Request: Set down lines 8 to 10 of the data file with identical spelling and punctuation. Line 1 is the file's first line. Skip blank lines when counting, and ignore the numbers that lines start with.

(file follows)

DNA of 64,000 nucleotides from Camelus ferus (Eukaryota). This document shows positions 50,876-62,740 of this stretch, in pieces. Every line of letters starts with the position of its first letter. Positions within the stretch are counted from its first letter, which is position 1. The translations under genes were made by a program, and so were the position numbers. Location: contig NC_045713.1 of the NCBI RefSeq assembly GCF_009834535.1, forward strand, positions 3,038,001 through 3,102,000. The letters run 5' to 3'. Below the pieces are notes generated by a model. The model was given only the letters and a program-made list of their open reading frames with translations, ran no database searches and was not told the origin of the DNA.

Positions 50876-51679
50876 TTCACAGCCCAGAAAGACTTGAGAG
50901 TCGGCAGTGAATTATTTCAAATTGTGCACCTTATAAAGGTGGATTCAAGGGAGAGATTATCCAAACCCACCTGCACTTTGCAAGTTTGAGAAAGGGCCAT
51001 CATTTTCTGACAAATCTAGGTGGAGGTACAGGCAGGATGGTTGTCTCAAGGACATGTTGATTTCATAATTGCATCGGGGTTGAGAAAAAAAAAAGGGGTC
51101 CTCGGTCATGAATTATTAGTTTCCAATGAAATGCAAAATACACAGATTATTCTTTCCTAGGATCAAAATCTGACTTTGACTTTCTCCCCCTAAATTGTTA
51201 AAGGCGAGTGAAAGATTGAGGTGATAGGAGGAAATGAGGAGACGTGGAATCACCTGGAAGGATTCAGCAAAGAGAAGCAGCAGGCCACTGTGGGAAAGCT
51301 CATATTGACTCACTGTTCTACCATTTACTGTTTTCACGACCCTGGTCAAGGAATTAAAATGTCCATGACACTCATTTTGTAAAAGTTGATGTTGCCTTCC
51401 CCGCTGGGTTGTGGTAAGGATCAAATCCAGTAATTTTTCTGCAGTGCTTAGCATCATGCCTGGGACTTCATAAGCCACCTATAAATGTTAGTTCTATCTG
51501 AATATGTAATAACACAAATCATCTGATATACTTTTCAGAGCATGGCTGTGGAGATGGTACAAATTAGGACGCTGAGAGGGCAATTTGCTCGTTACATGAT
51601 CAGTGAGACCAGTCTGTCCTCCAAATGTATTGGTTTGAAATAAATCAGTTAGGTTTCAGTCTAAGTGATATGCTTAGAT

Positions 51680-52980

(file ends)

51301 CATATTGACTCACTGTTCTACCATTTACTGTTTTCACGACCCTGGTCAAGGAATTAAAATGTCCATGACACTCATTTTGTAAAAGTTGATGTTGCCTTCC
51401 CCGCTGGGTTGTGGTAAGGATCAAATCCAGTAATTTTTCTGCAGTGCTTAGCATCATGCCTGGGACTTCATAAGCCACCTATAAATGTTAGTTCTATCTG
51501 AATATGTAATAACACAAATCATCTGATATACTTTTCAGAGCATGGCTGTGGAGATGGTACAAATTAGGACGCTGAGAGGGCAATTTGCTCGTTACATGAT